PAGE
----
While it is an old bromide, it is also true. Scripture clearly teaches that the family bears responsibility for those in its midst who are the poor, the widow, and the orphan. Old Testament law placed the task at the feet of the family with institutions like the “kinsmen redeemer” and the practice of allowing the less fortunate to glean the field. The law required the younger members of the family to support the old and the more prosperous to protect the less fortunate (see Ruth and Boaz). The New Testament carried on that tradition. Even when on the cross, Jesus, as the oldest son and thus the one responsible for her care, made provision for his mother in Luke 19:26-27. Paul instructed Timothy to “Honor widows who are really widows. But if any widow has children or grandchildren, let them first learn to show piety at home and to repay their parents; for this is good and acceptable before God. … But if anyone does not provide for his own, and especially for those of his household, he has denied the faith and is worse than an unbeliever.” (1 Timothy 5:3-4,7)
Nowhere does Scripture teach that charity is the primary duty of the state.
Those Who Do Not Work, Do Not Eat:
The Apostle Paul explicitly laid down that command in 2 Thessalonians 3:10 as part of a larger passage that warned against the dangers of idleness. Idleness, according to Paul, led to a “disorderly manner,” to people continually meddling with others, and eventually to the disruption of society. Anyone familiar with the modern inner city and the impact of unemployment and welfare on a neighborhood will recognize the validity of what Paul taught.
The command coincides with the belief in the dignity of work. In the Old Testament, those in need of assistance were not placed on the dole but instead given an opportunity to work for their food. [Even FDR preferred to pay for work rather than place people on the dole – see the alphabet soup of New Deal work programs.] Gleaning laws allowed the less fortunate to glean from a field following the initial harvest. Landowners were instructed to leave certain areas of the field for the benefit of the poor. The point is that people in need of assistance had to work to earn that assistance. Only those who were too sick, infirm, or young to care for themselves were the beneficiaries of charity without work. In those cases, it fell to the family or the community. At no point in either the Old or New Testament did God advocate a social welfare program that did not require people to work.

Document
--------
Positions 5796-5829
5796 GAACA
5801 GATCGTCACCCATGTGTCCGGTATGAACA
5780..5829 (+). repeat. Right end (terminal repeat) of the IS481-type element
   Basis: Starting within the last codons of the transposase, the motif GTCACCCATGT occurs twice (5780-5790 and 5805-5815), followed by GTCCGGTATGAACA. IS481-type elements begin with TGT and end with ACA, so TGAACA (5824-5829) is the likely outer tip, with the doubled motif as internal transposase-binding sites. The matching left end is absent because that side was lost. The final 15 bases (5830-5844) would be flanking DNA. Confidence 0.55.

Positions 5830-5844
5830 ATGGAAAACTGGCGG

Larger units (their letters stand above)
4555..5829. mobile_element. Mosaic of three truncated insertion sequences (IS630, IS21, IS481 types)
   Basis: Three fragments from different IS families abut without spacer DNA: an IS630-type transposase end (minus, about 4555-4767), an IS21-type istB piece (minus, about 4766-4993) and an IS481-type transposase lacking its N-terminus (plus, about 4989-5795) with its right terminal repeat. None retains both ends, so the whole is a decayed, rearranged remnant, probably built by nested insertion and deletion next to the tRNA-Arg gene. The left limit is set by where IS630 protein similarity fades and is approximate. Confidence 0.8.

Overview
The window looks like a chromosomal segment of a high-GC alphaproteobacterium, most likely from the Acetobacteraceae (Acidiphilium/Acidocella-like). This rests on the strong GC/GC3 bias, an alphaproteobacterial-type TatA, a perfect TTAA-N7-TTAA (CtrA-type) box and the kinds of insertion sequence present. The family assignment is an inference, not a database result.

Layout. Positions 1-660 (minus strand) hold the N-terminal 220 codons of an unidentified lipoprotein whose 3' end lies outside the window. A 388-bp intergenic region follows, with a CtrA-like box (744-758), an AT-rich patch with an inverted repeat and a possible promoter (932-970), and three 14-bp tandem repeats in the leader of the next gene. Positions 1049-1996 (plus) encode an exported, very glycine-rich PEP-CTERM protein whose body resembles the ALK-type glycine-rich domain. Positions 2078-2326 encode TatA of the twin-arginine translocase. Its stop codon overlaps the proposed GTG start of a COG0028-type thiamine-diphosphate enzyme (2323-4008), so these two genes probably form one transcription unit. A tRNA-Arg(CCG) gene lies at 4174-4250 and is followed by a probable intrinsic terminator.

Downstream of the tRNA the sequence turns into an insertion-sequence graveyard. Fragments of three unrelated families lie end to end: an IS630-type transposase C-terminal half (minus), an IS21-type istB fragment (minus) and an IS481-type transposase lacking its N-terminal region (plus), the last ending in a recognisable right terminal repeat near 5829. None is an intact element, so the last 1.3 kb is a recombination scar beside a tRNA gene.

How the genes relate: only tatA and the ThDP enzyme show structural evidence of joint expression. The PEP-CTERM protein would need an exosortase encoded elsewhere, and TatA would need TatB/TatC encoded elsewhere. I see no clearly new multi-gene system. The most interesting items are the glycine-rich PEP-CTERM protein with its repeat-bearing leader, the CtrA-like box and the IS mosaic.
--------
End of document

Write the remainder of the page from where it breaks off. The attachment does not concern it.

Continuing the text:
Modern liberalism and other utopian schemes that aspire to human perfection and promote big government sprang from the Enlightenment belief that man is a rational being who can use his reason to create a better world. The Word of God teaches the exact opposite: man is a fallen creature whose reason is corrupted by his own sin. Perfection is beyond his grasp as long as he remains in the world. Utopian schemes, according to the Christian view of man, are simply a siren song that have wrecked many a ship of state.
Since man is sinful and corruptible, limited government is a necessity. Our Founding Fathers realized the danger of too much power in the hands of one man or even a group of men. Therefore, they sought to limit the power of government. As an additional precaution, they then divided what power they had given to government among competing power centers within that government – legislative, executive, and judicial – and within a federal system.
The Progressive Movement (1890s to 1920) began to undue the precautions that theFounding Fathers had placed within the American system. Gradually they weakened the structure of federalism, decreased the power of the individual states, increased the power of the federal government, and ultimately created the imperial presidency. Social conservatives must reverse that course and resurrect the precautions that once existed. Along those lines, the distrust of the federal government and fear of a coercive state requires an armed citizenry as the final precaution against tyranny.
The power of the state is not absolute. The civil and moral law of ancient Israel put specific guidelines around the power and the authority of the state. The New Testament also limited the authority of the state. [Perhaps more on this in a later diary.]
The social conservative movement is widely known for its opposition to abortion and homosexual marriage. Yet, the problems now facing the United States go well beyond those two issue. Social conservatives must re-craft their message to present a systematic solution to these problems. Some conservative organizations – the Heritage Foundation for one – have already moved in that direct. I encourage the social conservative movement as a whole to follow their lead.